Among the top men, Tim Sheeper of Menlo Park was fourth in 2:17:56 and was followed by Darren Baker (2:18:06) of Lafayette, Andrew Grant (2:18:20) of Folsom, Michael Ingardia (2:19:56) of San Jose, Eliot Drake (2:20:42) of Reno, and Thomas Taylor (2:20:55) of Brentwood.

Truckee’s Chris Cloyd was the top local, finishing 12th in a time of 2:24:43.

and#8220;It was a great race and#8212; great support from the volunteers, and it’s great to compete in a hometown race. It’s a lot of fun,and#8221; said Cloyd, who helps coach Truckee’s Wild Cherries Junior Triathlon Team, which was well represented in both the sprint and International fields Sunday.

Cloyd, a competitive cyclist and manager at Truckee’s Performance Training Center by Julia Mancuso, posted the second-fastest bike leg behind Inkinen, in 1:09:50 to Inkinen’s 1:08:40.

and#8220;I’m a competitive road cyclist, so the bike is my favorite because I actually feel like I’m an athlete out there. I just hold on on the swim and pray on the run, but if I can do well on the bike, it’s a lot of fun,and#8221; said Cloyd, who said he reached a top speed of 57 mph coming down Old 40. and#8220;No brakes. That was only the second time ever done it with no breaks. The first time was last year’s race.and#8221;

A total of 258 people participated in the International-distance triathlon.

Nothing was out of place atop the leaderboard of the sprint triathlon.

Michael Smith, 48, of Santa Barbara claimed the overall victory for the ninth consecutive year. Smith, who owns the top five fastest times in the sprint, took the win again with relative ease, posting a time of 39:25 to runner-up Jake Rollo’s 41:37. Andrew Clusserath, 15, of Soda Springs took third in 42:04.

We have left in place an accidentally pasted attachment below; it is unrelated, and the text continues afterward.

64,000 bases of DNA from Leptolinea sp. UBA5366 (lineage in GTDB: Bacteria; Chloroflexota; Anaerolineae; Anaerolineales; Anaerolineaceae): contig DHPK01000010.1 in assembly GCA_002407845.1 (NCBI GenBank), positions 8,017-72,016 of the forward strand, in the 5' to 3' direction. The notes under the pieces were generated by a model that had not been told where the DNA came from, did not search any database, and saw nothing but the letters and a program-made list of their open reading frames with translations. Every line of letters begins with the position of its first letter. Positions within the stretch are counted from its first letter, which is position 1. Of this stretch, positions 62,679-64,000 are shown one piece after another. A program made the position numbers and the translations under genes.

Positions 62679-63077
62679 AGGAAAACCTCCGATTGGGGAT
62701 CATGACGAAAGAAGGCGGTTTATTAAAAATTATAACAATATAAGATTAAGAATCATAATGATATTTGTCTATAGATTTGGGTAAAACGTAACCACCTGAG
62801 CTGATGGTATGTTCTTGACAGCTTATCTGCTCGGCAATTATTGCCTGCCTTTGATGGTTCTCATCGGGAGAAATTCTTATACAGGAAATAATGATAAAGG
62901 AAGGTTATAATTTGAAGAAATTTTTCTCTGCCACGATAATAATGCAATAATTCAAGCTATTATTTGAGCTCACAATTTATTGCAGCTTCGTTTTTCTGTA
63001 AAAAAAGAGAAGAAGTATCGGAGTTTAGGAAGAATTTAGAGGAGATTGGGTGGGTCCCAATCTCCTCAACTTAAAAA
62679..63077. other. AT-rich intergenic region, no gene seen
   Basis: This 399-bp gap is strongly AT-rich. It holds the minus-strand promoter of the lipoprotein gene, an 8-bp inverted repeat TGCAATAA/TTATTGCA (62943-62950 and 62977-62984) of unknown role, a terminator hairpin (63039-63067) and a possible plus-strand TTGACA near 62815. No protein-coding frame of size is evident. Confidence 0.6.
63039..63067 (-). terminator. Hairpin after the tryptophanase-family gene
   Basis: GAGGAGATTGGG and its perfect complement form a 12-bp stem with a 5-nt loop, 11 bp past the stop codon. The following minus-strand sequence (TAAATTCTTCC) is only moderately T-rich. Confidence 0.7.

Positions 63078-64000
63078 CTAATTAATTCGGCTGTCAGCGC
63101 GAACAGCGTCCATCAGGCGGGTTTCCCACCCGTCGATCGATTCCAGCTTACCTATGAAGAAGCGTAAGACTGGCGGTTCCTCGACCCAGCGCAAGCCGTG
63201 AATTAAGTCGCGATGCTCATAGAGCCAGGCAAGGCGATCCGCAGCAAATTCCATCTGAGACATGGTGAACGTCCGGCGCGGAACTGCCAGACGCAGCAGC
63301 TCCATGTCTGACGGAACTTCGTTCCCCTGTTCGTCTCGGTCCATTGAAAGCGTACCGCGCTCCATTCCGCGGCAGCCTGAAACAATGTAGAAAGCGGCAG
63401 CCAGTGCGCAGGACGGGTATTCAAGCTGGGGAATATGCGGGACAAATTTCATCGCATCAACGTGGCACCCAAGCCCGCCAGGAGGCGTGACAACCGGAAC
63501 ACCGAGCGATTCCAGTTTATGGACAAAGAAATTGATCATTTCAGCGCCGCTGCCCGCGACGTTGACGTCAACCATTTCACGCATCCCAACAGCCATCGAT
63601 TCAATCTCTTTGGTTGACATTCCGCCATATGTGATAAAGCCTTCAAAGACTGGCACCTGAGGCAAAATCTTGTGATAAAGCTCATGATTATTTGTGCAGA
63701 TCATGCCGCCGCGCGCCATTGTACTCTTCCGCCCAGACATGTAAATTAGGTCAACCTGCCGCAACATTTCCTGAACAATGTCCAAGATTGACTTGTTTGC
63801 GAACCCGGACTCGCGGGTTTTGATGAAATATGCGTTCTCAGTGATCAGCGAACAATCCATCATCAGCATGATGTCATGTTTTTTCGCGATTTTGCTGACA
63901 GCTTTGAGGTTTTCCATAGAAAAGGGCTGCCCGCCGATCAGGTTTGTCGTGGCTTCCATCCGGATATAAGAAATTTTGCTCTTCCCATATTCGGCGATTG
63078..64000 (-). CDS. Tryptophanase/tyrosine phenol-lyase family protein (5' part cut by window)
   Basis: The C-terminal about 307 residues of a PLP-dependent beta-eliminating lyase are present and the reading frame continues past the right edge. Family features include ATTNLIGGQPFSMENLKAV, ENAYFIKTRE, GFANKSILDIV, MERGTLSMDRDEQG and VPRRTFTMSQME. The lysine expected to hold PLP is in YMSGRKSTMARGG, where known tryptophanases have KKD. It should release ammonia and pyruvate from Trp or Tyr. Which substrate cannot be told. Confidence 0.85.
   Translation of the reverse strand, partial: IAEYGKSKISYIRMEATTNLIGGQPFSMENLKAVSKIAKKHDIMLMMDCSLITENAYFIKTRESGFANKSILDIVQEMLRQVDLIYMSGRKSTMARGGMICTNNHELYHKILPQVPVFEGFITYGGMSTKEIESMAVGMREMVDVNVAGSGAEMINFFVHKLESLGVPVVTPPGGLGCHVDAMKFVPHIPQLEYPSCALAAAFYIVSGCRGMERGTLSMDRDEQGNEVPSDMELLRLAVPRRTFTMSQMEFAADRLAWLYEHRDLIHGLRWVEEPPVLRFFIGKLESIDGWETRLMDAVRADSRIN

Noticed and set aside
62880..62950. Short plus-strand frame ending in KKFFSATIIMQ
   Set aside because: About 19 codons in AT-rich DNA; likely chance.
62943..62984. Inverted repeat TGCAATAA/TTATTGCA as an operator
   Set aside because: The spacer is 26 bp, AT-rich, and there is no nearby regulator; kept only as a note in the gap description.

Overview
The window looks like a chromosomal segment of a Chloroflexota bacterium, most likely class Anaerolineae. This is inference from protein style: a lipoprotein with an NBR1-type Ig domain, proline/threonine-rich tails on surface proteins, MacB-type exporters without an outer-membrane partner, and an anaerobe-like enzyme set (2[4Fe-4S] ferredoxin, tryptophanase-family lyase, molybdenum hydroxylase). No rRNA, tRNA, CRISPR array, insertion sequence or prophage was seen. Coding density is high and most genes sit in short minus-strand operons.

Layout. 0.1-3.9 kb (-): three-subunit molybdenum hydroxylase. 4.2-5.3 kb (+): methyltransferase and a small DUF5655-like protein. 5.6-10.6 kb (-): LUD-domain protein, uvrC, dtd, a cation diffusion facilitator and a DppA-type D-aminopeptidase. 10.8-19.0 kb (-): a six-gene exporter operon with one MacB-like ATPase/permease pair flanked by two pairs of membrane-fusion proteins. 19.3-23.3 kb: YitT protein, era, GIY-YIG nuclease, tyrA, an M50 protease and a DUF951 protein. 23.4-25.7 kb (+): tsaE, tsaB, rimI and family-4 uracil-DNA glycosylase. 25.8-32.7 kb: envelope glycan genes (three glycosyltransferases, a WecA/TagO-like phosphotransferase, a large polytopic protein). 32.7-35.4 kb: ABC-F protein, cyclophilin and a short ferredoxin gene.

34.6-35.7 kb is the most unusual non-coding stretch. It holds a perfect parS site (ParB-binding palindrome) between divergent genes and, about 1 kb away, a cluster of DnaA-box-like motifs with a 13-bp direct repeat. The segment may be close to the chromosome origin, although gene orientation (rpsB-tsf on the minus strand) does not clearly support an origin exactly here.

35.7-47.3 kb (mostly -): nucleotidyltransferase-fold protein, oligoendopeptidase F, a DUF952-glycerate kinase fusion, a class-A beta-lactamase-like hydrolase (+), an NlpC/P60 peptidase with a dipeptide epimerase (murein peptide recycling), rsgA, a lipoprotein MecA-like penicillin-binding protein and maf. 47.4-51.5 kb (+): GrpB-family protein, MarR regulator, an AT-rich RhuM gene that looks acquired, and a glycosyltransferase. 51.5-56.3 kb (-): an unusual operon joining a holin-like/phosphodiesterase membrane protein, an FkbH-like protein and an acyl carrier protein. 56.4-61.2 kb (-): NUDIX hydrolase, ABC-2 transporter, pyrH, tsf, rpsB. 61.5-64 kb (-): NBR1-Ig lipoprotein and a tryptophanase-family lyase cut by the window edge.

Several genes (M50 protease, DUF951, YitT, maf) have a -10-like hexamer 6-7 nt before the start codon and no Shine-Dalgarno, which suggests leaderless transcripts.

Another young local, 16-year-old Danielle Nivinski of Truckee, captured first place among women and was eighth overall in a time of 46:28. Eleanor Velez, 15, of El Dorado Hills was the second woman and ninth overall in 46:41, while Mirella Terada of Redwood City was third (18th overall) in 51:16.

Nivinski, a to-be junior at the Sugar Bowl Academy, said she felt like she held a slight advantage over much of the field based on her local status.

and#8220;Definitely,and#8221; she said, and#8220;with the elevation and just knowing the course.and#8221;

Truckee athletes Addison Dvoracek, 16, finished 12th in 47:42, Skyler Mullings, 14, was 17th in 50:53, and Hannah Halvorsen, 14, was the fourth woman and 20th overall in 51:50. Zachary Williams, 15, of Truckee was 30th in 52:44.

There were 236 finishers of the sprint triathlon, which consists of a 1/4-mile swim, a 6-mile bike and a 2-mile run.

To view a photo gallery from the race, go to To find the complete results, go to

Support Local Journalism


Support Local Journalism

Readers around Lake Tahoe, Truckee, and beyond make the Sierra Sun's work possible. Your financial contribution supports our efforts to deliver quality, locally relevant journalism.

Now more than ever, your support is critical to help us keep our community informed about the evolving coronavirus pandemic and the impact it is having locally. Every contribution, however large or small, will make a difference.

Your donation will help us continue to cover COVID-19 and our other vital local news.

For tax deductible donations, click here.

Start a dialogue, stay on topic and be civil.
If you don't follow the rules, your comment may be deleted.

User Legend: iconModerator iconTrusted User


See more